The Broker, John Grisham
New York Bestseller…questionably!
In his final hours in office, the outgoing President grants a controversial last-minute pardon to Joel Backman, a notorious Washington power broker who has spent the last six years hidden away in a federal prison. What no one knows is that the President issues the pardon only after receiving enormous pressure from the CIA. It seems that Backman, in his heyday, may have obtained secrets that compromise the world’s most sophisticated satellite surveillance system.
Backman is quietly smuggled out of the country in a military cargo plane, given a new name, a new identity, and a new home in Italy. Eventually, after he has settled into his new life, the CIA will leak his whereabouts to the Israelis, the Russians, the Chinese, and the Saudis. Then the CIA will do what it does best: sit back and watch. The question is not whether Backman will survive—there is no chance of that. The question the CIA needs answered is, Who will kill him?
Usually, John Grisham writes great novels without fail. This time he has produced a dud, a polished dud, but nevertheless a dud.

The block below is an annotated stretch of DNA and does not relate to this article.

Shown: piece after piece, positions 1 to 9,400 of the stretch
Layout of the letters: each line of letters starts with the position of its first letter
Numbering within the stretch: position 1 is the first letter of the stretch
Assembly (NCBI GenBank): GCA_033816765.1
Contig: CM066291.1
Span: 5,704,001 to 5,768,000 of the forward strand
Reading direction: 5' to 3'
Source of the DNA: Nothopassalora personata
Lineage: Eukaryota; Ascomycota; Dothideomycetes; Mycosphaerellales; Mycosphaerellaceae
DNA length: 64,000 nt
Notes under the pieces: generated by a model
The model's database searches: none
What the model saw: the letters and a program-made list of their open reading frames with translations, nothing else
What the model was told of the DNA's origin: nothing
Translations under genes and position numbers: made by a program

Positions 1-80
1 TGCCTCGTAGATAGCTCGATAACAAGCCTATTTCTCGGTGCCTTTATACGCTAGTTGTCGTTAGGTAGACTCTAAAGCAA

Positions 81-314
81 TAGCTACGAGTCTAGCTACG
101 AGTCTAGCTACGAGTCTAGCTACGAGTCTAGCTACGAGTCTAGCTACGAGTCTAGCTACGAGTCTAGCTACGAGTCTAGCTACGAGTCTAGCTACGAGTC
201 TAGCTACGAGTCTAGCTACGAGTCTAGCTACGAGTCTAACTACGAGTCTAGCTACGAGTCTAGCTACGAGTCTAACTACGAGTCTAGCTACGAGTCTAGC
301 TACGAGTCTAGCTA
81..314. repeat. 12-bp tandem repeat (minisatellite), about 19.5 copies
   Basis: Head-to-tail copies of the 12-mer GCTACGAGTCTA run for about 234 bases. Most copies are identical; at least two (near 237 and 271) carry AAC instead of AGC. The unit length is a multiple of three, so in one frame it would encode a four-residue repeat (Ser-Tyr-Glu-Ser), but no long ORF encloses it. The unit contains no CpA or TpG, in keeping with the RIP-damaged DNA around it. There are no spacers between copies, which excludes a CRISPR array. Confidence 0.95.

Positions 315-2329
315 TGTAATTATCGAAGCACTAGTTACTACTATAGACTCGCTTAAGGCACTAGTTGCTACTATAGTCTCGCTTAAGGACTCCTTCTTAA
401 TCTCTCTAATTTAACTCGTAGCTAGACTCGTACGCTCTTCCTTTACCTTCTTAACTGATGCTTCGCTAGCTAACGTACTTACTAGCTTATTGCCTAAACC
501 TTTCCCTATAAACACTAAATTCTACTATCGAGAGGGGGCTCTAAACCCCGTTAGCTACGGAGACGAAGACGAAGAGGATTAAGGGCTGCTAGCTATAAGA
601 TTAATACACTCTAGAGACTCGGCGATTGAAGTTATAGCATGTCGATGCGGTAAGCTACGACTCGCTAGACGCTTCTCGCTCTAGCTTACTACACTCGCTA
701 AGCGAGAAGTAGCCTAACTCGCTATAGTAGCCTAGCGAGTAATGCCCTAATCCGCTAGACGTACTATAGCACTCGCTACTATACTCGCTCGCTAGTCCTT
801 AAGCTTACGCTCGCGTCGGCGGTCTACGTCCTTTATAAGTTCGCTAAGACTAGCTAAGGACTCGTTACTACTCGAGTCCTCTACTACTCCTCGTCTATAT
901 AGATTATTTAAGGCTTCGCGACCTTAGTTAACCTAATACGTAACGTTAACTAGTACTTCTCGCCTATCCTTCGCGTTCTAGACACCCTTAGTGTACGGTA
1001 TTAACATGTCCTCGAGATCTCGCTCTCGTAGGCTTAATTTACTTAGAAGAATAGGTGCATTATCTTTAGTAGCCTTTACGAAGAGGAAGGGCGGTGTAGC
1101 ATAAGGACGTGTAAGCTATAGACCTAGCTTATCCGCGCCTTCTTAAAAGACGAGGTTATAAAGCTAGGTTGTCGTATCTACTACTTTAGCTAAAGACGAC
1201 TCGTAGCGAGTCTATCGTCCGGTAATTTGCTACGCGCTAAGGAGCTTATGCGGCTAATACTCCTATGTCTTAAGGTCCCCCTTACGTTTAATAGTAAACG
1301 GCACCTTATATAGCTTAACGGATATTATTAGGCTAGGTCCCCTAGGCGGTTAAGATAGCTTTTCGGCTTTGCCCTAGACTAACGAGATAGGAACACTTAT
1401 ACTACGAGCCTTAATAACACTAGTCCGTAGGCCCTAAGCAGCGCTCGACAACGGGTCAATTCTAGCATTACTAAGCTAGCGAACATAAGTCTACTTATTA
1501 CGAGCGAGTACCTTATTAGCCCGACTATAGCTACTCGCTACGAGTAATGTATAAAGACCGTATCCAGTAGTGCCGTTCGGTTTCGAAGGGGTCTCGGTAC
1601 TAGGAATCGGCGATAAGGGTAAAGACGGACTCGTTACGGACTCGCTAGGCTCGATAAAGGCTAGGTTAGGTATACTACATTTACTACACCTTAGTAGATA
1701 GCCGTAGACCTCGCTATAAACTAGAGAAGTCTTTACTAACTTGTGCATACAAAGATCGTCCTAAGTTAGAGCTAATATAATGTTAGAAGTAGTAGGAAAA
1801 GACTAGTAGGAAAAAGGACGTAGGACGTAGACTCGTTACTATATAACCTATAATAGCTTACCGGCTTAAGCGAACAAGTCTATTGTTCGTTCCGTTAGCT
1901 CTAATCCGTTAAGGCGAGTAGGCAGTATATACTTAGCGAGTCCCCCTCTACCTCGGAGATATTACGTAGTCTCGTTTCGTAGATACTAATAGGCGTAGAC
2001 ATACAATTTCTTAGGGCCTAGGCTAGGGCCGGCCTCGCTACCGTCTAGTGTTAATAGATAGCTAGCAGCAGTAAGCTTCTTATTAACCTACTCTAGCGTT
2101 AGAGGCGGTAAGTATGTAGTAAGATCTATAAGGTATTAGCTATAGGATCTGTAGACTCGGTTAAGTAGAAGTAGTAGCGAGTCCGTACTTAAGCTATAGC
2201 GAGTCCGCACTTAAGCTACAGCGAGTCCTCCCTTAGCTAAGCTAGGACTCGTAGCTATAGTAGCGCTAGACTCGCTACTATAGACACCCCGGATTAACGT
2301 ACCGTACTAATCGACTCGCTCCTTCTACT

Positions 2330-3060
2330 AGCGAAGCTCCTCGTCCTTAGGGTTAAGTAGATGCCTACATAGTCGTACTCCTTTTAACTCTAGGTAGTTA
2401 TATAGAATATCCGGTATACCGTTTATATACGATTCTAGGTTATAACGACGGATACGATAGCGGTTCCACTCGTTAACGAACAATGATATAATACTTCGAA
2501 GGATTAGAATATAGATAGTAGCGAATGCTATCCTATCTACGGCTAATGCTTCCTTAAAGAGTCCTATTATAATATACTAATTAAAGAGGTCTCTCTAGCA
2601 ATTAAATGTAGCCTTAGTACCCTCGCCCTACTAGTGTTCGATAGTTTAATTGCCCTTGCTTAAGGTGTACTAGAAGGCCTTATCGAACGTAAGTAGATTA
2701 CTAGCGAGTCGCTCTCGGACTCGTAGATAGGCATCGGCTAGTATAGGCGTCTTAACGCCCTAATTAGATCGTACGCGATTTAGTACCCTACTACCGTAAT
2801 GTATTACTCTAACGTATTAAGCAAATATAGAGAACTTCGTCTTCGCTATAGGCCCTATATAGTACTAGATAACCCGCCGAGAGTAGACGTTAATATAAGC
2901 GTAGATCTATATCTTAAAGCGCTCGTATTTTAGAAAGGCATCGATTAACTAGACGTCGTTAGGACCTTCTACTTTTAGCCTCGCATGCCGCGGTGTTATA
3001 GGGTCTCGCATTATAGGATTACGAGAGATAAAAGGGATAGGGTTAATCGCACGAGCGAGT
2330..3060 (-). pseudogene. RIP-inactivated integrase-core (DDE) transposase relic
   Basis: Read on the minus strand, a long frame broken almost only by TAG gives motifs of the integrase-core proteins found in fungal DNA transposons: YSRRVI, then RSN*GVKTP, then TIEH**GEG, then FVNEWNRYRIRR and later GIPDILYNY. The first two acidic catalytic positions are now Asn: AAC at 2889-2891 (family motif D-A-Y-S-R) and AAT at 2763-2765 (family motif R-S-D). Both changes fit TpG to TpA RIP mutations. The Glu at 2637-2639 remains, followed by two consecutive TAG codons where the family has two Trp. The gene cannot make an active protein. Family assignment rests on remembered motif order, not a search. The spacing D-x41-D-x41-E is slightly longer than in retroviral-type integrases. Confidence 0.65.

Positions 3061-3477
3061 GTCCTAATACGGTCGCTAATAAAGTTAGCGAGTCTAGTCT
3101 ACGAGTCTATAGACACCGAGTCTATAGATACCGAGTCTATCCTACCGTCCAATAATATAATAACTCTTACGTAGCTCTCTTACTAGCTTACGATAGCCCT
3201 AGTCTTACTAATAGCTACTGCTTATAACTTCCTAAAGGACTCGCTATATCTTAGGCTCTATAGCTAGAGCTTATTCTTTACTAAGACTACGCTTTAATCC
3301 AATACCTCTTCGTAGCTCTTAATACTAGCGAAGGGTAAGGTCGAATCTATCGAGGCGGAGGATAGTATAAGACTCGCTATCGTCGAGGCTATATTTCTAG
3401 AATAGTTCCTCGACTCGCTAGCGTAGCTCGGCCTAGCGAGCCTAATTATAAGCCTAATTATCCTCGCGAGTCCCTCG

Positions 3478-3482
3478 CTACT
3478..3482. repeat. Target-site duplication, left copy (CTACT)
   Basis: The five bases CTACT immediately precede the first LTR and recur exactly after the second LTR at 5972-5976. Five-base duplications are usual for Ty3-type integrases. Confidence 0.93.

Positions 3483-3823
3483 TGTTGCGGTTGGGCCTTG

It’s far easier to criticize a writer for his work than it is to write something like the work that writer has produced. In this case, the story is dry. It lacks colour, oomph or pizzazz that Grisham’s other works have. Everyone of his legal, courtroom dramas have suspense, colour, tension and intrigue, often leaving the reader nearly breathless at the end of many pages. Not this one. The Broker reads like something written about Wall Street for accountants to read. It lacks so many things, making it unbelievable that the book made the New York Times Bestseller list. It had to be the name of the author that sold the necessary quota to earn the NY Times Bestseller list label. It sure wasn’t the story.
Not recommended if you are expecting the typical John Grisham novel.